Sreelatha Menon: Skilling the workforce
Fixing an air conditioner or a car does not require a degree. Or, for that matter, catching snakes, milking cows, keeping bees, laying bricks, and taking care of patients.
School dropouts and those who have never attended school often excel in such jobs. Vocational training centres (VTP) are coming up across the country under the Centrally-funded Modular Employable Skills (MES) programme to provide short-term courses in these, and some 1,400-odd skills related to 72 different sectors, ranging from textiles and retail to animal husbandry and agriculture and construction. The courses under the scheme are usually short in duration, lasting between 120 to 300 hours.
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Not that there is an actual course in snake catching. Officials in the Confederation of Indian Industry, which is one of the 40 assessment bodies in the scheme, say many people do not get jobs, despite having good skills. So, this is a way of providing them certificates and attesting their skills. Besides, if an institute offers to enroll itself in the scheme, and is willing to provide some of the courses, the government refunds the expense at the rate of Rs 15 an hour for each student. The trade certificate is issued by the Directorate General of Employment and Training (DGET), Government of India. The ever increasing list of courses include dialogue-writing, subtitling of films, spinning, automotive repair, and almost anything under the sun.
The best part is that the student pays nothing, and the institute is refunded on his or her behalf. But that also seems to have become a bottleneck for the scheme, since delays in reimbursements are already being reported.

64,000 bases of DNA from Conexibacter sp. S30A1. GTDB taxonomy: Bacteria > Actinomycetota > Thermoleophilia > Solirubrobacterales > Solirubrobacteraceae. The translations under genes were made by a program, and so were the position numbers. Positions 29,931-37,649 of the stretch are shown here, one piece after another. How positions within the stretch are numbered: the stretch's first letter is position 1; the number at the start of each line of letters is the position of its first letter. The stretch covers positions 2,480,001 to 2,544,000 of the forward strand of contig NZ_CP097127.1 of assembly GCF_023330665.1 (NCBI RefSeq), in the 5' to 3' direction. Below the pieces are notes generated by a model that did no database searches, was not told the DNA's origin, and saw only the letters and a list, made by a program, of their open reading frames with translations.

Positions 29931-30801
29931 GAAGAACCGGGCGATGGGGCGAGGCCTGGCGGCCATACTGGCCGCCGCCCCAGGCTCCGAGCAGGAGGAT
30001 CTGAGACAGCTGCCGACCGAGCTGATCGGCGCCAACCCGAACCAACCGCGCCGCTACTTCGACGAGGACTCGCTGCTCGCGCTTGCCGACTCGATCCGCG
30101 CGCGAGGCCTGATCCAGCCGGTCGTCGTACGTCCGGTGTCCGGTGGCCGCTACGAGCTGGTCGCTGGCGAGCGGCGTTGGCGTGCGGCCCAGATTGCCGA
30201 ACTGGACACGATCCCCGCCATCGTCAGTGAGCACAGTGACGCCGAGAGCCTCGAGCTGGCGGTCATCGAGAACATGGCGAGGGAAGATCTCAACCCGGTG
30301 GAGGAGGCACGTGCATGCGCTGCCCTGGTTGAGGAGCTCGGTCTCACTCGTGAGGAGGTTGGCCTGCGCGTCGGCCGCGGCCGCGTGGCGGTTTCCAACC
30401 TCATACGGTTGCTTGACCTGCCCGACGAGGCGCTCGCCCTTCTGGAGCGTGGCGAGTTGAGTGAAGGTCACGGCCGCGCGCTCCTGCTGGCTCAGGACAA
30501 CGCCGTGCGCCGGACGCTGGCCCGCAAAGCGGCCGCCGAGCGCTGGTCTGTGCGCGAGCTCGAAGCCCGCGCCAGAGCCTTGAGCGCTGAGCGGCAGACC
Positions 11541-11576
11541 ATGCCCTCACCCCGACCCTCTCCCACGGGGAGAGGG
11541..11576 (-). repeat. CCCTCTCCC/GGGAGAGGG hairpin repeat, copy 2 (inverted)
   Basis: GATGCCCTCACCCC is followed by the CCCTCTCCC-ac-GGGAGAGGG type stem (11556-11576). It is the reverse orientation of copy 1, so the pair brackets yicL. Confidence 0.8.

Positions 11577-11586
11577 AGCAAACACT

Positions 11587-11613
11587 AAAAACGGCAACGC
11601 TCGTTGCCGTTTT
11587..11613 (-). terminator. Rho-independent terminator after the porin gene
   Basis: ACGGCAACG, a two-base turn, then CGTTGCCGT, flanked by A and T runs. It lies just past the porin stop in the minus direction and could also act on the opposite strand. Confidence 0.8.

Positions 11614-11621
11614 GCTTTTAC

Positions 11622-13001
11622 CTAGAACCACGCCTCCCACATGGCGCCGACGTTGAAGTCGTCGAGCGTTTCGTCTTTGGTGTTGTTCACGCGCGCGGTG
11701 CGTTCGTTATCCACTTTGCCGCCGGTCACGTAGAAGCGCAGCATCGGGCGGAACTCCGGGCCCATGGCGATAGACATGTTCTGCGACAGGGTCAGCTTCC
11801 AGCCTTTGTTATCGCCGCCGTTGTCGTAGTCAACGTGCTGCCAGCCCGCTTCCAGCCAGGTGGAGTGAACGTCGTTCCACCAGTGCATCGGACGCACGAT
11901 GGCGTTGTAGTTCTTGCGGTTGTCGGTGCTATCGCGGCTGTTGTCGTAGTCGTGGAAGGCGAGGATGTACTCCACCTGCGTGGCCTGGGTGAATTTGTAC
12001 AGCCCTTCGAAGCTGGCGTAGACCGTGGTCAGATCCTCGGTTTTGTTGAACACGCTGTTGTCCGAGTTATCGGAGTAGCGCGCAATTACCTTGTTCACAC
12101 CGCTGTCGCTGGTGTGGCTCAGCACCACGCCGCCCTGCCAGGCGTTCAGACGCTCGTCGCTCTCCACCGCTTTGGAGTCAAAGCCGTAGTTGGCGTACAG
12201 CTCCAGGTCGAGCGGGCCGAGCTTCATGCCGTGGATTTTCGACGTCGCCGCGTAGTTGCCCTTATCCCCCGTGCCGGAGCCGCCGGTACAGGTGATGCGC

John Bosco, principal of a government industrial training institute (ITI) in Trichi, Tamil Nadu, trained 2,000 students last year. He runs courses in welding, fitting, vehicle repair, and gets most of his students from the ancillary units of various industries. Bosco is still waiting for a payment of Rs 68 lakh for the students trained in 2011-12. Hence, this year, he took up only 700 students, he says. The national trade certificate of the Central government is coveted by the industry as well as school dropouts, he says. The students can get jobs abroad with the certificate.
MES seeks to capture all those skills that can enable people working in the unorganised sector to get catapulted into the organised sector, says DGET chief Sharda Prasad. The target is to benefit all those who are out of school and looking for work, he says. There are over 7,125 VTPs now, including government and private ITIs. While only Rs 220 crore was allocated for the programme last year, it has received Rs 700 crore this year. Prasad says the government’s target is to skill one million people every year — to meet the 500 million requirement by 2020. The next step would be to create a data base of all those who possess various skills and make this accessible to the industry and society, he says. Meanwhile, the industry is the biggest supplier of workers for re-skilling to these courses. Some of them are also skill providers.
Infrastructure Leasing and Financial Services (IL&FS) and TeamLease have their own VTPs. R C M Reddy, managing director of IL&FS Skills, says the scheme will be more viable if rates are based on the requirements of various trades — which DGET has ruled out.
Regrettably, what is amiss is sufficient visibility for these courses to attract needy candidates. Various states’ skill missions have set targets and hence, schemes will be publicised, says Prasad.
The 12th Plan seeks to provide Rs 3,500 crore for the MES scheme in the coming five years, a drop considering the money set aside for a scheme like the National Rural Employment Guarantee Scheme, the scheme marooned in leakages and delays.